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Four seasons fill the measure of the year;
  There are four seasons in the mind of man;
    He has his lusty Spring, when fancy clear
      Takes in all beauty with an easy span;
        He has his Summer, when luxuriously
          Spring's honey'd-cud of youthful thought he loves
            To ruminate, and by such dreaming high
              Is nearest unto heaven; quiet coves
                His soul hath in its Autumn, when his wings
                  He furleth close; contented so to look
                    On mists in idleness--to let fair things
                      Pass by unheeded as a threshold brook.
                        He has his Winter, too, of pale misfeature,
                          Or else he would forego his mortal nature.
      - John Keats (1)

Life is either a daring adventure or nothing.
      - Helen Adams Keller

A sacred burden is this life ye bear,
  Look on it, lift it, bear it solemnly,
    Stand up and walk beneath it steadfastly;
      Fail not for sorrow, falter not for sin,
        But onward, upward, till the goal ye win.
      - Frances Anne "Fanny" Kemble (Mrs. Butler),
        Lines to the Young Gentlemen leaving the Lennox Academy, Massachusetts

Let those who thoughtfully consider the brevity of life remember the length of eternity.
      - Bishop Thomas Ken (Kenn)

And fear not lest Existence closing your
  Account should lose or know the type no more:
    The Eternal Saki from that Bowl has poured
      Millions of Bubbles like us and will pour.
      - Omar Khayyam ("The Tent-Maker"),
        The Rubaiyat,
        (FitzGerald's trans.) 1889 ed. l. 2 reads "Account and mine, should know the like no more"

You know how little while we have to stay,
  And, once departed, may return no more.
      - Omar Khayyam ("The Tent-Maker"),
        The Rubaiyat (st. III),
        (FitzGerald's translation)

Ah Love! could you and I with him conspire
  To grasp this sorry Scheme of Things entire
    Would we not shatter it to bits--and then
      Re-mould it nearer to the Heart's Desire?
      - Omar Khayyam ("The Tent-Maker"),
        The Rubaiyat (st. IX),
        (FitzGerald's translation)

But helpless Pieces of the Game He plays
  Upon this Checker-board of Nights and Days;
    Hither and thither moves, and checks, and slays,
      And one by one back in the Closet lays.
      - Omar Khayyam ("The Tent-Maker"),
        The Rubaiyat (st. LXIX),
        (FitzGerald's translation)

A Moment's Halt--a momentary taste
  Of Being from the Well amid the Waste--
    And, Lo! the phantom Caravan has reach'd
      The Nothing it set our from. Oh, make haste!
      - Omar Khayyam ("The Tent-Maker"),
        The Rubaiyat (st. XLVIII),
        (FitzGerald's translation)

Think, in this battered Caravanserai,
  Whose Portals are alternate Night and Day,
    How Sultan after Sultan with his Pomp
      Abode his destined Hour, and went his way.
      - Omar Khayyam ("The Tent-Maker"),
        The Rubaiyat (st. XVII),
        (FitzGerald's translation)

I came like Water, and like Wind I go.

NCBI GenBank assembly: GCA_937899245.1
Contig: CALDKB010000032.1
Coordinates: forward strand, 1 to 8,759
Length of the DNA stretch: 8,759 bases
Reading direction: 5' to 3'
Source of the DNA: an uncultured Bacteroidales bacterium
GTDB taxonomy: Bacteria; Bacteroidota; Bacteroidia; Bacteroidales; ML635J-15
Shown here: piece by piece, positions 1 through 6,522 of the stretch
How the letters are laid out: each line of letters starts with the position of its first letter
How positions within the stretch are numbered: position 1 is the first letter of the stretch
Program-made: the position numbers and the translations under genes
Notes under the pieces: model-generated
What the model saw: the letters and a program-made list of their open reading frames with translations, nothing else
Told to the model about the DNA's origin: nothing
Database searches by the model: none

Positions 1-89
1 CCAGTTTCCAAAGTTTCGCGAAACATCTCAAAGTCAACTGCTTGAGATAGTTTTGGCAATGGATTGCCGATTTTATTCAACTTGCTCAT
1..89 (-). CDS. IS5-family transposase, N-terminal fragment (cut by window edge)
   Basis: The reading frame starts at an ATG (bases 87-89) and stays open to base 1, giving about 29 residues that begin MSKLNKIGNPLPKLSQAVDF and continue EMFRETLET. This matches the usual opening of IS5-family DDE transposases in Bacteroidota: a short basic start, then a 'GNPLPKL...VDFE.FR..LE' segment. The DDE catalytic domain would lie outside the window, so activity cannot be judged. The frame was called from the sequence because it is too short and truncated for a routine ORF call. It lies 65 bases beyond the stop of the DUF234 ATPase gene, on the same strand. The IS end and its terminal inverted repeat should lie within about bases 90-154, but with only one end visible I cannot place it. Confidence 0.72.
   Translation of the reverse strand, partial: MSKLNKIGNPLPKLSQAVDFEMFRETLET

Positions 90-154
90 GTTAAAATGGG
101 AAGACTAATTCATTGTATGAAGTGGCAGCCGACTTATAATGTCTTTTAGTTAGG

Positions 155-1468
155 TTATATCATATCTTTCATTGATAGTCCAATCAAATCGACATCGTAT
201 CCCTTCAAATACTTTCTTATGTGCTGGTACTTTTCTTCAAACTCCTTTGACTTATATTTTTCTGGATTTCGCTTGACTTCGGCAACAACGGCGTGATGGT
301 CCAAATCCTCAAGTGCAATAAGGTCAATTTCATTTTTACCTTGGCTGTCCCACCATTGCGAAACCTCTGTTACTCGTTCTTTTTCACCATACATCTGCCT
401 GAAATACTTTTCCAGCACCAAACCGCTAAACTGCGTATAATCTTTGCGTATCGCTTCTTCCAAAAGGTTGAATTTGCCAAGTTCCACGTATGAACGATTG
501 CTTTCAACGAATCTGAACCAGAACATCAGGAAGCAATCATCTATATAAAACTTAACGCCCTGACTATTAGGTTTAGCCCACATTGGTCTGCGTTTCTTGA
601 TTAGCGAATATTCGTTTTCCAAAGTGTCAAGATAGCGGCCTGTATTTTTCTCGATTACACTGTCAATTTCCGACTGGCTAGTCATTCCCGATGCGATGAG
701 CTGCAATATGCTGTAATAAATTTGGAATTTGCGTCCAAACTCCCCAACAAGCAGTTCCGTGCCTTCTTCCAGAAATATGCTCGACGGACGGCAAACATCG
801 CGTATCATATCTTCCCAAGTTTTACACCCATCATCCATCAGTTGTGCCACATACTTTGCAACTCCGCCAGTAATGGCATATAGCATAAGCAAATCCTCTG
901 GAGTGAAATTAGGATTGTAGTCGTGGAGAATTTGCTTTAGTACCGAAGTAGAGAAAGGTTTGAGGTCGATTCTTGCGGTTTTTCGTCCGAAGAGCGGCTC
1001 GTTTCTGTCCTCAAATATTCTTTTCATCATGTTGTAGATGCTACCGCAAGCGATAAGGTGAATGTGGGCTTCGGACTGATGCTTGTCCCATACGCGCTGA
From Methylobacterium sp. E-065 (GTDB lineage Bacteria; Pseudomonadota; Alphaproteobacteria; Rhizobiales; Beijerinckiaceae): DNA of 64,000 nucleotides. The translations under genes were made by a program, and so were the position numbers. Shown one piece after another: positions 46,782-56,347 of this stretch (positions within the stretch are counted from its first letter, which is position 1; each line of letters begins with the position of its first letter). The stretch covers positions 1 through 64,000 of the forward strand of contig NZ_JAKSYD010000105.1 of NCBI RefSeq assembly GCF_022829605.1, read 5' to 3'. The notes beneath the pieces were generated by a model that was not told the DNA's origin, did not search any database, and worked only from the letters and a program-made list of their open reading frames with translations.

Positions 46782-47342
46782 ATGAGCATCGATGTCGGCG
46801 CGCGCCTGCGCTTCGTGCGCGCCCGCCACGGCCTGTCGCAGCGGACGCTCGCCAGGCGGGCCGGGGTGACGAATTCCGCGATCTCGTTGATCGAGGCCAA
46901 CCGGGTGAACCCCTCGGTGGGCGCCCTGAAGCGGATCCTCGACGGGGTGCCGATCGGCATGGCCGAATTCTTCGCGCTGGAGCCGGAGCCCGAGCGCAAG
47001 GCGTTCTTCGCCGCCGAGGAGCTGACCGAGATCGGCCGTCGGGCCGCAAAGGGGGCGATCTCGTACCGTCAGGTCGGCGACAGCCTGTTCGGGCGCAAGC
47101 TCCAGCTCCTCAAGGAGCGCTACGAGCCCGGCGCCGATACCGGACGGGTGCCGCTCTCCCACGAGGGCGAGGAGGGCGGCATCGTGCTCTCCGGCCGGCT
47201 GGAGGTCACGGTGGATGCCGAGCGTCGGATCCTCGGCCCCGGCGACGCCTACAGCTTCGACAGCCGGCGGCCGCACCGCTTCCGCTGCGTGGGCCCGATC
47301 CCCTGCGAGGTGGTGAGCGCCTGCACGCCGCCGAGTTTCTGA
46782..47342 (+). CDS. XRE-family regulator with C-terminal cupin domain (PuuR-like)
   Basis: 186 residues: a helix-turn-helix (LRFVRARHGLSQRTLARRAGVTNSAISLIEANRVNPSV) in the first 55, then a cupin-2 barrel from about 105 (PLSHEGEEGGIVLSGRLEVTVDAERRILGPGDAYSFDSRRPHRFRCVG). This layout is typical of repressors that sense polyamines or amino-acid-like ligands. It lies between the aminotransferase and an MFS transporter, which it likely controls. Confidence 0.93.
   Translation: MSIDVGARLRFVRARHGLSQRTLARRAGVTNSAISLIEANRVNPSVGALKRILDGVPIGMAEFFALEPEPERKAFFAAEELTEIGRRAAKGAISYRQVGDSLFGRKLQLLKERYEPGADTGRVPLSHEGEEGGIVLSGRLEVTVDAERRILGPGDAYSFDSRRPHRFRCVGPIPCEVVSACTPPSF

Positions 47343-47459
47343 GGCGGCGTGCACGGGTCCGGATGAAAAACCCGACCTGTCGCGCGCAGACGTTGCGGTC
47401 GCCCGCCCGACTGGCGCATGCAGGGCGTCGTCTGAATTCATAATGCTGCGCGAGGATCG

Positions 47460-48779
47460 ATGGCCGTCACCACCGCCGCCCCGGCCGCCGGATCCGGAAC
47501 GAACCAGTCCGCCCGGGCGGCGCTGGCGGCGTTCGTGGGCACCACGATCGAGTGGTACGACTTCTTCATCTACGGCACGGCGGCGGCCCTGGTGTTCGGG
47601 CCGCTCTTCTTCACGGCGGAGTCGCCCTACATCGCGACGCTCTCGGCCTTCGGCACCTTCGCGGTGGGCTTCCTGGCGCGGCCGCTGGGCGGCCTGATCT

- Omar Khayyam ("The Tent-Maker"),
        The Rubaiyat (st. XXVIII)

Life is a weary interlude--
  Which doth short joys, long woes include:
    The world the stage, the prologue tears;
      The acts vain hopes and varied fears;
        The scene shuts up with loss of breath,
          And leaves no epilogue but death.
      - Henry King

Like to the falling of a star;
  Or as the flights of eagles are;
    Or like the fresh springs gaudy hue,
      Or silver drops of morning dew;
        Or like a wind that chafes the flood,
          Or bubbles which on water stood;
            Ev'n such is man whose borrow'd light
              Is straight call'd in, and paid to-night.
                The wind blows out, the bubble dies;
                  The spring entombed in autumn lies;
                    The dew dries up; the star is shot;
                      The flight is past; and man forgot.
      - Henry King

I have fought my fight, I have lived my life,
  I have drunk my share of wine;
    From Trier to Colin there was never a knight
      Let a merrier life than mine.
      - Charles Kingsley, The Knight's Leap

There are days when I am envious of my hens:
  when I hunger for a purpose as perfect and sure
    as a single daily egg.
      - Barbara Kingsolver, Another America,

If this life is unhappy, it is a burden to us, which it is difficult to bear; if it is in every respect happy, it is dreadful to be deprived of it; so that in either case the result is the same, for we must exist in anxiety and apprehension.
      - Jean de la Bruyere

Life is a kind of sleep: old men sleep longest, nor begin to wake but when they are to die.
      - Jean de la Bruyere

Most men employ the first part of life to make the other part miserable.
  [Fr., La plupart des hommes emploient la premiere part vie a rendre l'autre miserable.]
      - Jean de la Bruyere, Les Caracteres (XI)

My theory is to enjoy life, but the practice is against it.
      - Charles Lamb (used pseudonym Elia)

What is life? A gulf of troubled waters, where the soul, like a vexed bark, is tossed upon the waves of pain and pleasure by the wavering breath of passions.
      - Letitia Elizabeth Landon (Mrs. George MacLean)

Life's more amusing than we thought.
      - Andrew Lang

But better die than live mechanically a life that is a repetition of repetitions.
      - David Herbert Lawrence

For man, as for flower and beast and bird, the supreme triumph is to be most vividly, most perfectly alive.
      - David Herbert Lawrence

Life is ours to be spent, not to be saved.
      - David Herbert Lawrence

Life will be lengthened while growing, for
  Thought is the measure of life.
      - Charles Godfrey Leland,
        The Return of the Gods (l. 85)

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